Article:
When we emptied Greg’s parents’ house, after his father passed away, one of the items I carted home was a vintage ironing board. I could tell, without removing the cover, that the board was made of wood. I hated to throw the old ironing board away. I figured eventually I’d find a new use for it. That ironing board has been tucked away for more than two years. This week, it suddenly popped back into my awareness. Today, I repurposed it.
This is how inspiration works in my life. The ironing board has been in my house for almost 2 1/2 years. I don’t see it most days or think about it. Two days ago, without looking at it, the board suddenly came to mind. I’ve been wanting to do a creative project. Apparently, it was time to do something with this vintage piece.
As I thought about the ironing board, I got a visual “download”, images of how I could transform the board into a table, where to put it and even what items to place on and near it. This is the kind of information that I most often receive when a project, literally, comes to mind. My work, then, is to create in reality the idea I’ve been given.
Here is the fun process of making over the ironing board.
This is what I started with. I knew I wanted to set up the ironing board table in my creative studio.
I had to remove some modifications that Greg’s dad made years ago, to protect the floors or to prevent slipping. On the foot of the longest leg of the ironing board there were scraps of carpet secured with black electrical tape and wire!
I did find a wooden top after I removed the cover and an old foam pad, which had crumbled into dust. I was surprised to discover a huge paper label attached to the surface of the board. It is brittle with age and I considered removing it. I was able to look up the ironing board, though, thanks to the label. This model of ironing board was produced in the early 1940s. Greg speculated that his parents, who were married in 1941, received this practical necessity as a wedding gift. I left the label attached.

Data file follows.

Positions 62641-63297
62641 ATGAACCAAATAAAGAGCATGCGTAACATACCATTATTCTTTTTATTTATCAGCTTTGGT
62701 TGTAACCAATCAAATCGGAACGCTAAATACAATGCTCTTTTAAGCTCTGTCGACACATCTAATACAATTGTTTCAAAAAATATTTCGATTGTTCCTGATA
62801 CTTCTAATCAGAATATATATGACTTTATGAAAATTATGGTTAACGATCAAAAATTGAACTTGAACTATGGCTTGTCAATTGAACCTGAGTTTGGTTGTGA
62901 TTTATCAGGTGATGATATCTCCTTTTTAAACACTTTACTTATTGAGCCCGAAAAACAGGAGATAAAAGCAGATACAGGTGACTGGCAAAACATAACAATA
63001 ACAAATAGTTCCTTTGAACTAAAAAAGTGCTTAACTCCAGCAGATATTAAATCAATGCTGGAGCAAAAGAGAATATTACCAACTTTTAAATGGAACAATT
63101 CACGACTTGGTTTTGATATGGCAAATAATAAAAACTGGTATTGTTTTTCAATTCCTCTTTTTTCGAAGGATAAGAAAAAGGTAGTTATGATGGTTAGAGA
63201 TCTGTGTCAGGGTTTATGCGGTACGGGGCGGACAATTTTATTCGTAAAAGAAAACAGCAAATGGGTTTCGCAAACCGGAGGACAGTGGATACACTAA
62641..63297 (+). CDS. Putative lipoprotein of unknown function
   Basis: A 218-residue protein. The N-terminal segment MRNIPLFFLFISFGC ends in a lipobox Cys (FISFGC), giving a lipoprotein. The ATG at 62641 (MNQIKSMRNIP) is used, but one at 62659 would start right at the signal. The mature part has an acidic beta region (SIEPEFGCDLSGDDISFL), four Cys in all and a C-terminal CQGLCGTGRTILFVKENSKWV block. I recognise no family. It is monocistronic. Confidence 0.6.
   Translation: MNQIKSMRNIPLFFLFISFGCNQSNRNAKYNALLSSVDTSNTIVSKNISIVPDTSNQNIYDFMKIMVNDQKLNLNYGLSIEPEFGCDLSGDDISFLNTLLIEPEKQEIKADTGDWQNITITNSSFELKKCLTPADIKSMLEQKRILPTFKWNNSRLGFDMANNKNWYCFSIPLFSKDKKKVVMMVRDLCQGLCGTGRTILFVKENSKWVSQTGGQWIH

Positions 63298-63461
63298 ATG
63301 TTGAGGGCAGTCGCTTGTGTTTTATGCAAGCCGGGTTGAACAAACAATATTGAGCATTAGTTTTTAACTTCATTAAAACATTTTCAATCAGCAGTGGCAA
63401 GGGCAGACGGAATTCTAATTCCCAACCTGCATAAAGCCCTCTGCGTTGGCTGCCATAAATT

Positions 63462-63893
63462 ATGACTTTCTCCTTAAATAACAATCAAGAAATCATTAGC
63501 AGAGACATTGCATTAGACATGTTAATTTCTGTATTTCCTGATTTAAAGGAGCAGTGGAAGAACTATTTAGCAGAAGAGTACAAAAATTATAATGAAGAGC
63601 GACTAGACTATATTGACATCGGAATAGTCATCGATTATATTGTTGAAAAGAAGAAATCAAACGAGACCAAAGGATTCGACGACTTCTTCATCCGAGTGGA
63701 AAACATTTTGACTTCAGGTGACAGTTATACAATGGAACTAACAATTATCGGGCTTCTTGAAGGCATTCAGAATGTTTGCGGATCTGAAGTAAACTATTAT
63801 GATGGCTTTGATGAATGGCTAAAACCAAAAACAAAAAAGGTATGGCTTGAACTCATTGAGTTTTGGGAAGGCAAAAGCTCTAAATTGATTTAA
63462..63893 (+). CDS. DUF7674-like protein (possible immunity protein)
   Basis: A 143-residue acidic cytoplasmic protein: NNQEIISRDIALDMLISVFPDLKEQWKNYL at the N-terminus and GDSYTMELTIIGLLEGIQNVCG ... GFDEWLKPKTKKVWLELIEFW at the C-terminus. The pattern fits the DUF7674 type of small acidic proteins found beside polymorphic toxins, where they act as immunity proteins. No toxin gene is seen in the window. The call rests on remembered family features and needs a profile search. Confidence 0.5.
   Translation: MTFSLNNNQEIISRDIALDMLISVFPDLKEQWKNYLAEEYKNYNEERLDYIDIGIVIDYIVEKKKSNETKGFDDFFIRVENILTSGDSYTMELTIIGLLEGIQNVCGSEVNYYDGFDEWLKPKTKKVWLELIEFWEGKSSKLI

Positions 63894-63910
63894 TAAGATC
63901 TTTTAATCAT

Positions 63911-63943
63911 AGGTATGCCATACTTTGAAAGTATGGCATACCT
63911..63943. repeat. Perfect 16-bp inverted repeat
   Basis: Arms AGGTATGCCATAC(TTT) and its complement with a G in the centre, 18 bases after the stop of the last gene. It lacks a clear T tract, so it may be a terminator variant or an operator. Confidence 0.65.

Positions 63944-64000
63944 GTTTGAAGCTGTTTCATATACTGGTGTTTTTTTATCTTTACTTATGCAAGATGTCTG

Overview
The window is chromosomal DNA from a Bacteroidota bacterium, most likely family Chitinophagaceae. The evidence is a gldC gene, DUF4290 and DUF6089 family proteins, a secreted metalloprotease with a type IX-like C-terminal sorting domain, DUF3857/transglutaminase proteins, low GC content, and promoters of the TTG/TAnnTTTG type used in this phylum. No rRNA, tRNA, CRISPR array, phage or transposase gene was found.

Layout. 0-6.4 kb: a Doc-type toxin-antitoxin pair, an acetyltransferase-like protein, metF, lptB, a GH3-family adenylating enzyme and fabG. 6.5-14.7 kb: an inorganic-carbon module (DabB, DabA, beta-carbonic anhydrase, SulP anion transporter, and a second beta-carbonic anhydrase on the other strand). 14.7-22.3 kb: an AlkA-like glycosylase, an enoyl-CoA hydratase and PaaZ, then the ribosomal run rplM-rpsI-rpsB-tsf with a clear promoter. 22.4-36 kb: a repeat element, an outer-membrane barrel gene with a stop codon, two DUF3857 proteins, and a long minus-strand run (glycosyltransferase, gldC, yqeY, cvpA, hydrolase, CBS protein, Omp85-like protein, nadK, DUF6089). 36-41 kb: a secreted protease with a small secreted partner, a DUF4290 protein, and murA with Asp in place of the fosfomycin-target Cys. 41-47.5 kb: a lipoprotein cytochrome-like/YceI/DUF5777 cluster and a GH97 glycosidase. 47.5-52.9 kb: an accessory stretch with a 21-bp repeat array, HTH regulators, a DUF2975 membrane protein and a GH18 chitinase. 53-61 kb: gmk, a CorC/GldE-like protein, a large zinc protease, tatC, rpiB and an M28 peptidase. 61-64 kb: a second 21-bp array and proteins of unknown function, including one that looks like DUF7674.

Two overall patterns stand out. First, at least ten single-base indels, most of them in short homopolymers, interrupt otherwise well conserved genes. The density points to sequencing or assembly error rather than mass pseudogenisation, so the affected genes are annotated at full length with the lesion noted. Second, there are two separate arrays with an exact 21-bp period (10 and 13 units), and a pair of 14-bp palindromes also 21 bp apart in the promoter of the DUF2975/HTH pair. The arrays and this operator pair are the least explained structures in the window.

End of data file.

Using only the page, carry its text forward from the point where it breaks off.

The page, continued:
At one end of my repurposed table I placed a lamp, and a couple of rustic pieces. The minnow bucket turned candle holder normally lights my garden. It is the first item that I saw on the ironing board when I visualized this project. The concrete bird holds a tea light, and also moved indoors from the garden. I frequently use stacks of books to create height.
The framed quote by Elsie de Wolfe, “I’m going to make everything around me beautiful…that will be my life”, moved from a vignette in my bedroom to my creative studio.
At the other end of the ironing board table is a collection of books, with an old iron and a jar candle as bookends. I added a metal bowl with colorful fabric balls.
Beneath the table I’ve used a vintage metal olive bucket to hold an adorable scruffy looking tree, pulled out of my Christmas collection. Another stack of books is topped by my journee sign and another metal bucket with a tea light tucked inside.
And this is what the table looked like, after the repurposing process was completed.
I am quite pleased with the finished results! I enjoy using vintage pieces in fresh ways. I’d much rather use them and see them daily, than have these keepsakes packed away in a closet. The old ironing board reminds me of Greg’s mom and dad, who both shared in the chore of pressing clothes and linens.
I don’t need another ironing board. I rarely use the one I have. However, I can always use another table, another surface to create upon. I am very happy with this one.